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Lewis : pulcher

pulcher, pulcher, chra, chrum, and less correctly pulcer, cra, crum, adj. for pol-cer, root pol-ire, akin with parēre, apparēre, prop. bright, shining; hence, beautiful, beauteous, fair, handsome, in shape and appearance (syn.: speciosus, venustus, formosus). Lit.: homo, Enn. ap. Cic. Div. 1, 20, 40 (Ann. v. 40 Vahl.): o puerum pulchrum, Cic. Off. 1, 40, 144; Hor. Ep. 1, 18, 74: pulcher ac decens, Suet. Dom. 18: virgo pulchra! Ter. Phorm. 1, 2, 54: pulchra juvenis, Phaedr. 2, 2, 5: quo pulchrior alter Non fuit Aeneadūm, Verg. A. 9, 179: formā pulcherrima, id. ib. 1, 496; cf.: Venus quem pulcherrima dium Fari donavit, Enn. ap. Prob. ap. Verg. E. 6, 31 (Ann. v. 18 Vahl.): O matre pulchrā filia pulchrior, Hor. C. 1, 16, 1; as an epithet of Apollo, Verg. A. 3, 119 Serv.: satus Hercule pulchro Pulcher Aventinus, id. ib. 7, 656: pulcher bos appellatur ad eximiam pinguedinem perductus, Fest. p. 238 Müll.: pulchro corpore creti, Lucr. 5, 1116: o faciem pulchram! Ter. Eun. 2, 3, 5: fuit vultu pulchro magis quam venusto, Suet. Ner. 51: color, Lucr. 4, 1133 and 1094: mulier pulchra nimis, Vulg. Gen. 12, 14: tunicae, Hor. Ep. 1, 18, 33: testudo, Verg. G. 2, 463: recessus, Ov. M. 14, 261: horti, id. P. 1, 8, 37: fluvius, Verg. G. 2, 137; Val. Fl. 5, 486: quid potest esse aspectu pulchrius? Cic. Sen. 15, 53: urbs pulcherrima, id. Verr. 2, 4, 52, § 117; Liv. 7, 30, 16: pulcherrimorum agrorum judex, Cic. Agr. 2, 16, 43: acetum acerrimum et pulcherrimum, Cato, R. R. 104: panis longe pulcherrimus, Hor. S. 1, 5, 89: pulcherrima opera, Plin. 34, 8, 19, § 69.—Subst.: pulchrum, i, n., beauty: quid habet pulchri constructus acervus, Hor. S. 1, 1, 44.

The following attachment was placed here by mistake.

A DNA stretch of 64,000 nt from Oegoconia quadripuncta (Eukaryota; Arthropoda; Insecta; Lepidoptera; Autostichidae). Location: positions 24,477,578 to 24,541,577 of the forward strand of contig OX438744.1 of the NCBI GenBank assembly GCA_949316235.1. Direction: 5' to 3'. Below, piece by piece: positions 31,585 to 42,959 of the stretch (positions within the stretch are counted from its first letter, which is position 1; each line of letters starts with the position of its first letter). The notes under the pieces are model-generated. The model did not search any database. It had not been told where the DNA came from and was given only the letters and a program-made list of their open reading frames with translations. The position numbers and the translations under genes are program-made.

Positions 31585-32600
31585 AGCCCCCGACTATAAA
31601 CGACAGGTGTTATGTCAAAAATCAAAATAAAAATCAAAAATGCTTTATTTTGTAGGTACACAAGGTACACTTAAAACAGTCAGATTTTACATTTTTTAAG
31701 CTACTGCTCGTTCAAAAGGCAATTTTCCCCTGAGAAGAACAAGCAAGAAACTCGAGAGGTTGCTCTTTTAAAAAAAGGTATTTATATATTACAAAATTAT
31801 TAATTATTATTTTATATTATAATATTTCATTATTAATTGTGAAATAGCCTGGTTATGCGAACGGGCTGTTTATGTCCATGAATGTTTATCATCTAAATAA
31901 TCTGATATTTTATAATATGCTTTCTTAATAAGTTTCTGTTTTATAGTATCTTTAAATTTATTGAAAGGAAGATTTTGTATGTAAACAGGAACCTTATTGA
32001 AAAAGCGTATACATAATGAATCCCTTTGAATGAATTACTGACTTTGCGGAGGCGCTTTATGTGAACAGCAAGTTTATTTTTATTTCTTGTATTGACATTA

Trop., in a spiritual or moral sense, beautiful, fine, excellent, noble, honorable, glorious, illustrious, etc.: praetor interea, ne pulchrum se ac beatum putaret, that he might not think too highly of himself, Cic. Mur. 12, 26: res publica paulatim immutata ex pulcherrimā pessima ac flagitiosissima facta est, Sall. C. 5, 9; Cic. Off. 1, 32, 118: pulcherrimum exemplum, Caes. B. G. 7, 77: maximum et pulcherrimum facinus, Sall. C. 20, 3: fasces, Lucr. 5, 1234: pulcherrima consilia, Verg. A. 5, 728: nascetur pulchrā Trojanus origine Caesar, id. ib. 1, 286: poëmata, Hor. S. 1, 10, 6: divitiae, id. ib. 2, 3, 95: dies, favorable, fortunate, id. C. 1, 36, 10: o Sol pulcher, o laudande, id. ib. 4, 2, 47; 4, 4, 39: pulcherrimus exitus, Flor. 2, 2, 14: viae ejus viae pulchrae, Vulg. Prov. 3, 17: pulchrum sub pectore vulnus, honorable, Sil. 5, 594: quae majori parti pulcherrima videntur, ea maxime exoptant, Cic. Off. 1, 32, 118.—Poet., with gen.: pulcherrimus irae, glorious on account of (just) wrath, Sil. 11, 365.—Pulchrum (est), with a subj. -clause, it is beautiful, grand, glorious, etc.: cui pulchrum fuit in medios dormire dies, to whom it seemed a fine thing, Hor. Ep. 1, 2, 30: pulchrumque mori succurrit in armis, Verg. A. 2, 317: pulchrius hac fuerat, Troja, perire tibi, Prop. 2, 2, 44 (2, 3, 34): pulchrum putare, ducere, to think or consider beautiful: pati pulchrum Romanumque putant, Luc. 9, 391: turpe ducet cedere pari, pulchrum superasse majores, Quint. 1, 2, 22. —As a translation of the Gr. ὁ καλός (a complimentary formula), handsome, lovely, noble: propino hoc pulchro Critiae, Κριτίᾳ τῷ καλῷ, Cic. Tusc. 1, 40, 96.—Hence, adv.: pulchrē (-crē), beautifully, excellently, finely, nobly, very, etc.: subigere aliquid, Cato, R. R. 74: aedes probae pulchreque aedificatae, Plaut. Merc. 5, 2, 61: oppidum pulchre munitum, id. Pers. 4, 4, 6: vendere, i. e. at a high price, id. ib. 4, 4, 31; 38: conciliare, at a low price, id. Ep. 3, 4, 36: victitare, id. Most. 1, 1, 51: admonere, id. Mil. 2, 6, 56: pulchre dictum, Ter. Eun. 3, 1, 26: pulchre et oratorie dicere, Cic. Or. 68, 227: pulchre asseverat, bravely, cunningly, id. Clu. 26, 73: proxima hostia litatur saepe pulcherrime, very favorably, id. Div. 2, 15, 36: ferre fortunam secundam pulcherrime, Sulp. ap. Cic. Fam. 4, 5, 6: intellegere, Cic. Fam. 11, 3, 3: Caesar ait se non posse galeam cognoscere, hominem pulchre posse, Sen. Ben. 5, 24, 2: peristi pulchre, you have done for yourself finely, utterly, Plaut. Mil. 2, 4, 50; so, occidi, id. Curc. 1, 3, 58.—Pulchre est mihi, I am well, it goes well with me, Cic. N. D. 1, 41, 114; Hor. S. 2, 8, 19; Cat. 23, 5.—Pulchre esse, to live well, enjoy one's self, be happy, Plaut. Merc. 3, 3, 21: neque ligna ego praehiberi vidi pulcrius, in greater abundance, id. Aul. 3, 1, 5: pulchre, as an exclamation of applause (like recte, probe, etc.), excellently! bravo! well done! Ter. Eun. 4, 7, 4; id. Heaut. 2, 3, 92; Hor. A. P. 428.